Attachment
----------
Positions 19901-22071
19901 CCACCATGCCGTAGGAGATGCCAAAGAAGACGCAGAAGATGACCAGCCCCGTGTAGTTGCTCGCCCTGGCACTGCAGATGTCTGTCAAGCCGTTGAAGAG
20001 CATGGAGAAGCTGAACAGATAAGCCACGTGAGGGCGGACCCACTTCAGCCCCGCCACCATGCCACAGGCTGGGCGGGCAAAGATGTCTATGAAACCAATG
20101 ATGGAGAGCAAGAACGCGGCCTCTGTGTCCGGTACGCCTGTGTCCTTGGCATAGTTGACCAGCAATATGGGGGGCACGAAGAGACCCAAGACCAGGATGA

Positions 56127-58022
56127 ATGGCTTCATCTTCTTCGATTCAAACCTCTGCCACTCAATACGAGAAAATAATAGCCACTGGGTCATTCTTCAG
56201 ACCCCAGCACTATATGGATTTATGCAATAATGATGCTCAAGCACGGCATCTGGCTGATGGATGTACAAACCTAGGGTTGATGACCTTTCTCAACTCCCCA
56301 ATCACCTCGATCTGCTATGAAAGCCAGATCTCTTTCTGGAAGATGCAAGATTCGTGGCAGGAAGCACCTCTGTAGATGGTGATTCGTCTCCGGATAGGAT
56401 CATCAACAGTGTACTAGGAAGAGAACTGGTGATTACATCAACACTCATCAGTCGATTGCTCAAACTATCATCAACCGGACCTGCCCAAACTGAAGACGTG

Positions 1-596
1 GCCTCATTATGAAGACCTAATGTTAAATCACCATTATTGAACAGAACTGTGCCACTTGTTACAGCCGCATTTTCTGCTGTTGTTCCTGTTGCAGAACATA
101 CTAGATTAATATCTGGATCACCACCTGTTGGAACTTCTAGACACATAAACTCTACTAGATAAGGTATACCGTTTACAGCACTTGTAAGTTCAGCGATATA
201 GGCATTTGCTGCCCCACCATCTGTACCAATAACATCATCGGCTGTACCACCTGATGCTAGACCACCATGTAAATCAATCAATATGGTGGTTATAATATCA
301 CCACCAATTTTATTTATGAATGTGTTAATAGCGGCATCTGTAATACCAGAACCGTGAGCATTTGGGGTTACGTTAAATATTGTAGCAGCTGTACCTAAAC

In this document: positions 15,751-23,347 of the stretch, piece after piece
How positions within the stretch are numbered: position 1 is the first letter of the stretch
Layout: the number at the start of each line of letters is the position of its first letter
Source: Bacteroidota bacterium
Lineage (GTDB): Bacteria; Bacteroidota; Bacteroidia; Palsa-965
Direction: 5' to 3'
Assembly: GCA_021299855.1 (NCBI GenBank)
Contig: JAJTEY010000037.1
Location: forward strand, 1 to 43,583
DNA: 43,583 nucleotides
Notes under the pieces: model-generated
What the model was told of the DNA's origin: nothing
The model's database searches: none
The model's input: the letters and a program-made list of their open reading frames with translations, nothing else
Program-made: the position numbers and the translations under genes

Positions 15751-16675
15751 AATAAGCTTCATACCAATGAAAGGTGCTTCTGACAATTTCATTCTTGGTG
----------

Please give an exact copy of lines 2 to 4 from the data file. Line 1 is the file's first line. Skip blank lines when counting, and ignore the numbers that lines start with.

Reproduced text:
19901 CCACCATGCCGTAGGAGATGCCAAAGAAGACGCAGAAGATGACCAGCCCCGTGTAGTTGCTCGCCCTGGCACTGCAGATGTCTGTCAAGCCGTTGAAGAG
20001 CATGGAGAAGCTGAACAGATAAGCCACGTGAGGGCGGACCCACTTCAGCCCCGCCACCATGCCACAGGCTGGGCGGGCAAAGATGTCTATGAAACCAATG
20101 ATGGAGAGCAAGAACGCGGCCTCTGTGTCCGGTACGCCTGTGTCCTTGGCATAGTTGACCAGCAATATGGGGGGCACGAAGAGACCCAAGACCAGGATGA